The farmer and his wife decided that everyone should have the opportunity to enjoy the sunflowers. So they placed a sign at the roadside, which stated that everyone was gladly invited to pick the sunflowers. Why not they must have thought. After all within a few weeks time the whole plot will be shredded and dug over to fertilise the soil.

In the local newspaper there was an article about this field of sunflowers and from that moment on, many people drove to this field to pick sunflowers.

I picked a large bouquet of sunflowers too. It was lovely, these radiant yellow flowers. They brighten up even that heavily overcast day.

Next day the weather was better and I returned to the sunflower field to take some pictures for my blog. After doing so, I spoke to the farmer’s wife to say thank you for the sunflowers I picked earlier. Enthusiastically she told how everyone enjoyed the sunflowers. And she was ever so right. Sunflowers will put a big smile on your face.

What a fantastic initiative to make so many people happy.  

That is what I call real sunflower power.


Radiant yellow colour.

People came to pick flowers.

Newspaper with the artical about the sunflowers.
Here I am, with sunflowers and a smile on my face.
Sunflowers in the vase.
Sun flower power.

Next day, the field is full of sunshine.

Green fertilizers are beautiful. 
An endles field with yellow sunflowers.

Wednesday, 15 October 2014

Garden Bloggers Blooms Day. October 2014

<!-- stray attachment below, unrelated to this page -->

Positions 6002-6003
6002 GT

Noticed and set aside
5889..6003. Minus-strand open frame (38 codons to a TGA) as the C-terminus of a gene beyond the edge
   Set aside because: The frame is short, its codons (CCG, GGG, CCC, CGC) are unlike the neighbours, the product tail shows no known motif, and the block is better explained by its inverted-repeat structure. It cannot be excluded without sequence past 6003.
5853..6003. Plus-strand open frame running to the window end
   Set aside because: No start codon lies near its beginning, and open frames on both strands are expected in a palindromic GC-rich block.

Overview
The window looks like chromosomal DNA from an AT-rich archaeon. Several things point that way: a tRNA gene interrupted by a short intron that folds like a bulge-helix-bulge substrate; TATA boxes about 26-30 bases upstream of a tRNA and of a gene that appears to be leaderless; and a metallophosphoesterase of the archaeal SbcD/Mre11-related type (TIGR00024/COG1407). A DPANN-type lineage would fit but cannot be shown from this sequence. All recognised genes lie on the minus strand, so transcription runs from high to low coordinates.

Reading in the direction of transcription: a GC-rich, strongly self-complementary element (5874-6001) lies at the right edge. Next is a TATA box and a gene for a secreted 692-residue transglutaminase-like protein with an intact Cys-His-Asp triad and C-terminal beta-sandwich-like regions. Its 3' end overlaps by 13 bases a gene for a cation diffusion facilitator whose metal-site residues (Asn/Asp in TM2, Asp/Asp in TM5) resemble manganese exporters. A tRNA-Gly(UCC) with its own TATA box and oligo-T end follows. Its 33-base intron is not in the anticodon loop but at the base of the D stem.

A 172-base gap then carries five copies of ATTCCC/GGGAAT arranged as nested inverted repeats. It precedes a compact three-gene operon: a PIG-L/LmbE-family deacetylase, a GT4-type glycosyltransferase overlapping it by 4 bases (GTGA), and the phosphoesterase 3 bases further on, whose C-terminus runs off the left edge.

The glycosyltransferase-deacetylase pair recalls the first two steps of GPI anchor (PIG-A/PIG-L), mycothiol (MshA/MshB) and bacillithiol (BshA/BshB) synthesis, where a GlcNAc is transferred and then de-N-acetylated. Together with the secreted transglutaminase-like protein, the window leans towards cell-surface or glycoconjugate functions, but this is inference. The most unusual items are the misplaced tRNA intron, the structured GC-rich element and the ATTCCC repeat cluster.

We have had changing weather for the last two weeks. Some rain, some sunshine. But the temperatures are still mild. Let's enjoy Autumn pictures from the garden! 

You will find more stories about my garden in the blog archive. 

Happy Garden Bloggers Blooms Day!

Colchicum autumnale.

Close up.

Butterfly loves rotted fruit.

Humulus Lupulus.

Close up

Grasses look fine at this time of the year.

Aconitum. Beautiful purple colour.

Autumn arrangement on the table.

Cymbalaria muralis.

Slugs are still active!

More about Garden Bloggers Blooms Day. Thanks for hosting Carol.

Monday, 6 October 2014

Some plants I grow for sentimental reasons.

I believe every plants man/woman grows some plants for sentimental reasons. Perhaps you too grow some old variety, or a plant your mother used to grow. Let me tell you about the plant I grow for sentimental reasons.

When - at the age of nine- I started gardening I asked my grandfather for a plant to grow in my garden. Mind you my grandfather had a large, beautiful garden, filled with plants, so he could easily spare me a plant. On a Wednesday afternoon – when the kids in Holland do not attend school - l biked to my grandfather’s house. He had already dug out a purple Aster for me.

What an excellent choice for a nine-year-old gardener! Aster is a very strong plant and grows in every soil. It flowers for a long period and aside from some occasional mildew it is THE trouble-free plant for starters.

I remember planting the Aster in my tiny garden. Of course I expected the plant to flower next week. It did not. As you might expect, at a certain moment the garden was neglected. I was just too young.

But after all those years I still have a soft spot for purple Asters. I grow many in my garden. Different varieties flower one after the other. So I have Asters flowering for a long period. I love the varieties with small flowers, like Aster ‘Little Carlow’. Another favourite is Aster Laevis calliope; that is the one with almost black stems.

Maybe you find me sentimental, but when the Asters are flowering I always remember being in my grandfather’s garden. And that is a happy memory!


Aster ' Little Carlow'.

There is always a buzz around the Asters.

Different unknown variaties.

Not only me, but the butterflies love them too.

I like the soft purple color.

This is Aster Laevis calliope. With almost black stems.

In Autumn, I am never short in flowers.

They are beautiful together with Dahlia's. 

Asters make me happy.

Thanks for hosting, bland rosor och bladloss-maleviks rosen tradgard